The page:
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Tensions high between U.S. and North Korea

By Taylor Devore
On October 30, 2017

It’s no secret that the United States of America, alongside modern day South Korea, were at war with North Korea post World War II.

The results of the Korean War were catastrophic and would be the first major event of the Cold War, but also set the tone for later conflicts between America and North Korea over the use and testing of nuclear weapons and warfare.

In December 2015, North Korea claimed to have tested a hydrogen bomb. That claim was met with skepticism from both the White House and South Korea. 

The claim was later proven to be true when two more bombs were detonated with additional testing in January, March and September 2016. 

Around that same time, the U.N. had issued five sanctions against the country because of the nuclear and missile tests. As of July 4, North Korea had been testing their newest weaponry in their arsenal: The intercontinental ballistic missile (IBM). 

This did not sit well with current U.S. President Donald J. Trump and is what leads us to discussing President Trump and Chairman of the Workers’ Party of Korea/Supreme Leader of Democratic Republic of Korea/North Korea Kim Jong-un.  

According to the Aug. 10 edition of the New York Times, North Korea’s IBM appeared to be capable to hit Hawaii and Alaska. Then, after a second missile was tested many weeks later, it was said that it had the potential to hit the state of California.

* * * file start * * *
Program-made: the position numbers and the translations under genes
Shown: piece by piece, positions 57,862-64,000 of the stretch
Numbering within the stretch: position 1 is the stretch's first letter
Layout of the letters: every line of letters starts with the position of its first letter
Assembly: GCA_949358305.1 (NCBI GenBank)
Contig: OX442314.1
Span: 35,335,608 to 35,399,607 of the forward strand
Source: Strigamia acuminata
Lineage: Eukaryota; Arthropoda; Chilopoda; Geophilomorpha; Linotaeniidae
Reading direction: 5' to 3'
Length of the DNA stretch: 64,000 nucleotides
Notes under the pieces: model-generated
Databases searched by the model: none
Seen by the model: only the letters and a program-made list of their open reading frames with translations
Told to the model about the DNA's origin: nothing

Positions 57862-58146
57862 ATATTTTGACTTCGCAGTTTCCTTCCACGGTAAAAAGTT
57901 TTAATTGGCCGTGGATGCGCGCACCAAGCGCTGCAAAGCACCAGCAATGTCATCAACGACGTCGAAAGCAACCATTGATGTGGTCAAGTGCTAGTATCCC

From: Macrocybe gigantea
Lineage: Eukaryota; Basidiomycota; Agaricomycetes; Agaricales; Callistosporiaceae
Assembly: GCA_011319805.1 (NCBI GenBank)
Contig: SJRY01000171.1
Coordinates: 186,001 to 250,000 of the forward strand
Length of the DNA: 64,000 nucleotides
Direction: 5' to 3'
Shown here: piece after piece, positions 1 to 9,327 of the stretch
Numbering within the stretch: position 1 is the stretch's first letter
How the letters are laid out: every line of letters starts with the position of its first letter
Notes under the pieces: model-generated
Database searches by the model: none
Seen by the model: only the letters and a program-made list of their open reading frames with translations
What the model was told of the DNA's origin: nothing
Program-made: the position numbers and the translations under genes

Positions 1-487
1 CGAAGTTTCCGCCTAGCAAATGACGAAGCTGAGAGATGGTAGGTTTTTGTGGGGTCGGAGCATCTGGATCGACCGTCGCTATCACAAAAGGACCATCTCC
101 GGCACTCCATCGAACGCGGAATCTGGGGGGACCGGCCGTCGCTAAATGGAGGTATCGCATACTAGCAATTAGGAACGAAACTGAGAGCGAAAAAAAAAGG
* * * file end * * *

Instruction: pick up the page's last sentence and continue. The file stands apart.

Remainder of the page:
Trump responded to these tests with, “North Korea best not make any more threats to the United States. They will be met with fire and fury like the world has never seen.” 

This comment prompted Kim Jong-un to rebuttal that North Korea would dare to create “an enveloping fire” around the island of Guam in hoping of urging the U.S. to “take the first step away from the dangerous line”.  

In response to this, Australia completely stood by the United States (via Australian prime minister Malcom Turnbull), China kept disagreeing with the U.S. while siding with North Korea with the stance of “American naval operations in the South China Sea would only force it to deepen its military build-up there” and South Korea remained completely neutral, previously stating “that the people had agreed not to do anything on the Korean Peninsula that would catch the South off guard.” 

The way I see it, the worst-case scenario that could occur between North Korea and the United States is if the missiles were to be set off, targets would include Japan, South Korea, Guam (part of the Northern Mariana Islands) and the United States. 

It is fair to mention that should this happen and if the people that reside on Guam (or any other Northern Mariana Island) somehow evacuate before the missiles strike, they also risk getting caught in the crosshairs. 

A major factor to consider is that the United States’ financial sector could decrease significantly. As of late, the stocks have been on an upward trend with the economy back in good shape so war could cause decrease stocks with the possibly of another recession or great depression. 

However, should a war between North Korea and the United States break out at any given time, the fact of the matter is that both countries have strong military units and the fight could not only be chaotic on both sides but could also severely impact all citizens of both countries, both positively and negatively. 

While the Trump administration’s plan on how to proceed with North Korea’s/Kim Jong-un’s nuclear and missile test is currently unknown, one thing shall remain clear when it comes to defending our home soil: No matter what lies ahead for our current president, he seems unwilling to back down from this threat until Kim Jong-un and the North Korean weaponry and missile testing has ceased once and for all.

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